There’s a backlash against this view primarily because church leaders tend to fear “social gospel,” the preaching and teaching that society can be saved through prohibition, soup kitchens, and improved sanitation, rather than through Jesus Christ. This isn’t what Hatmaker’s promoting. He’s calling Christians to return service to its rightful place beside the proclamation of the Gospel. He’s looking for barefoot Christians, those willing to give up their shoes for the homeless on the spot, regardless of whether or not there’s an opportunity to convert them.
Right now, churches direct most of their resources to “getting people in the door.” This method has failed to produce the kind of growth expected. The “unchurched” don’t have their material needs met, and the “dechurched” have left because church, as church is usually done, appears irrelevant to the real world. The solution? Hatmaker advocates a major structural overhaul. His most controversial suggestion? Canceling morning worship service once a month so that the congregation can go out and actually meet the needs of the community.
When a church’s priorities change, Hatmaker foresees real progress being made. Why obsess over attendance counts when there are orphans to adopt and sex trafficking victims to rehabilitate? And what about partnering with other organizations to give Christians an opportunity to connect with those demographics underrepresented in church, like college professors? The refusal to do so, he points out, is often connected with an unwillingness to set aside some church agenda to get a service job done. In addition, churches crave public recognition for their work, pitting them against nonprofit organizations as competition instead of allies with common goals.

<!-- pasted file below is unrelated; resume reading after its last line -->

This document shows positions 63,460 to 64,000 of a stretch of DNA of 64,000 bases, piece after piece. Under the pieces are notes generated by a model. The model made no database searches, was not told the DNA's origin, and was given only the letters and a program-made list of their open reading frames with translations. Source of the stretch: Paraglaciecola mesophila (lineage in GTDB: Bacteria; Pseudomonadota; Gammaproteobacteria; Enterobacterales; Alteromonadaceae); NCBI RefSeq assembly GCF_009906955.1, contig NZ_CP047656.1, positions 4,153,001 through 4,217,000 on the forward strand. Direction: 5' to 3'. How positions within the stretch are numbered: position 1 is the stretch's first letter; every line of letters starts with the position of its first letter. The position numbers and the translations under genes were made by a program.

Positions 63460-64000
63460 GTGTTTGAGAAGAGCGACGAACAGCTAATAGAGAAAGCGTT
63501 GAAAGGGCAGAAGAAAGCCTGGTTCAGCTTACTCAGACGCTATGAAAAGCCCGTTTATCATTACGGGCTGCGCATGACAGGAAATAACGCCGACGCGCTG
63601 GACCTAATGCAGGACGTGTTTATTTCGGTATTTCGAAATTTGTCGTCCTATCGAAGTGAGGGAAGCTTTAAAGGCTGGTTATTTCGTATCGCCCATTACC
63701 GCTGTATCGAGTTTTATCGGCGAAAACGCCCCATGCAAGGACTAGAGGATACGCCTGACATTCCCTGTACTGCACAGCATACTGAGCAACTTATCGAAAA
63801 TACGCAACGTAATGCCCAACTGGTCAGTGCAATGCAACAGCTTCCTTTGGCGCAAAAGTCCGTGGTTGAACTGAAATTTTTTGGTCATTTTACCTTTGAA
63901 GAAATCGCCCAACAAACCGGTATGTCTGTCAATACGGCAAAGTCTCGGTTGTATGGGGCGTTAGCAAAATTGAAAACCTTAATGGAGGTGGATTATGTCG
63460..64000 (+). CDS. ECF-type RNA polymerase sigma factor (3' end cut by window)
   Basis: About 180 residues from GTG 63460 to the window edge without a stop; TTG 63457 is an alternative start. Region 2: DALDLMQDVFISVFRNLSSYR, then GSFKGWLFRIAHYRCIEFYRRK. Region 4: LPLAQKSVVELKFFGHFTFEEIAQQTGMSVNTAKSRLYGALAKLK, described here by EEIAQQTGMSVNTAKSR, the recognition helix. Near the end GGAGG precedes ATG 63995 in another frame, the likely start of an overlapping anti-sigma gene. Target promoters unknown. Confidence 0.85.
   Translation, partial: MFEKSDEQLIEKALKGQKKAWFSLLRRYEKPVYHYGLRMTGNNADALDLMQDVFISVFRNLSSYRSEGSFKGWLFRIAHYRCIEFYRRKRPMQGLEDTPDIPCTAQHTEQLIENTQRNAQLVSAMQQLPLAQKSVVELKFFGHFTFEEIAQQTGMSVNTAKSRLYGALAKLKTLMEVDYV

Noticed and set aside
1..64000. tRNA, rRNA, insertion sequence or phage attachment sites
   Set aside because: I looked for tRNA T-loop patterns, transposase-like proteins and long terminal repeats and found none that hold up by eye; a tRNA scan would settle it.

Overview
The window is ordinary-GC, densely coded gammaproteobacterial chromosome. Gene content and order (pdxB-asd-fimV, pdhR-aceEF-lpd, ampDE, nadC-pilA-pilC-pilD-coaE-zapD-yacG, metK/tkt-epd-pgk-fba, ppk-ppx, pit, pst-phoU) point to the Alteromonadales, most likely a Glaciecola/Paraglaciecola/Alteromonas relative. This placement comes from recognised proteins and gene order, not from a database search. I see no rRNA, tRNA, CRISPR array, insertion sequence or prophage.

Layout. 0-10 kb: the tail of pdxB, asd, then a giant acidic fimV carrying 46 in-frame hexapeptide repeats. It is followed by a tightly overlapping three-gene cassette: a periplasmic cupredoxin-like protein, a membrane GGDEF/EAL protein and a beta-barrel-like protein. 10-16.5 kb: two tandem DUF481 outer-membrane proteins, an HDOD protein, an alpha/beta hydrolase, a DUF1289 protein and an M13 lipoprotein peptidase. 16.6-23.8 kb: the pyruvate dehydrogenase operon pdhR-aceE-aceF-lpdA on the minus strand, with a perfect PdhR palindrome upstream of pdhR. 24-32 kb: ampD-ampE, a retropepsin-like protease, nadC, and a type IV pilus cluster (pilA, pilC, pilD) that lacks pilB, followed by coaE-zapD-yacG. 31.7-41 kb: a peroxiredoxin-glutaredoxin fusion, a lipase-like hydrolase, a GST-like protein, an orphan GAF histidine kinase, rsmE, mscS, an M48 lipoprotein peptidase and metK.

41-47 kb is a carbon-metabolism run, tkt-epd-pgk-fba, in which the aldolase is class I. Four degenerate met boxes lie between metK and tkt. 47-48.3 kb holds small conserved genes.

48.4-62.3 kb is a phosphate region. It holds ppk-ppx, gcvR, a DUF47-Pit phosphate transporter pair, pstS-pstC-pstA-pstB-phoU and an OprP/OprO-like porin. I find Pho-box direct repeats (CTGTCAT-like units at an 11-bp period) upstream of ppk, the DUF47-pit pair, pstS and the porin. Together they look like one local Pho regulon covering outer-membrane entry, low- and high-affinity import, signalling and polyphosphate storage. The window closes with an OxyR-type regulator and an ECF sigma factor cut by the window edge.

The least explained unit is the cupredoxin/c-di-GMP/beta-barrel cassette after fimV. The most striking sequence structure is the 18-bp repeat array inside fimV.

I enjoyed Barefoot Church largely because it got straight to the point. Yes, there were plenty of stories to illustrate the problem at hand along with Bible verses to convince the reader of the necessity of service, but Hatmaker focuses on the logistics of getting a program set up without burning out leaders or guilt tripping members who don’t have time. One area he doesn’t touch upon nearly enough is conflict within a congregation. Breaking away from the norm will likely cause division. Hatmaker sort of assumes that his readers are working within an autocratic system in which a senior pastor can create new projects and change church structure at whim. However, those coming from situations tightly controlled by the congregation, a team of elders, or a denominational authority need more advice on how to win over others. Yes, the church should make service a priority, but for small congregations especially, everyone needs to be on board with the idea.
P.S. Hatmaker also has written the Barefoot Church Primer: An 8-week Guide to Serving through Community to help churches get started.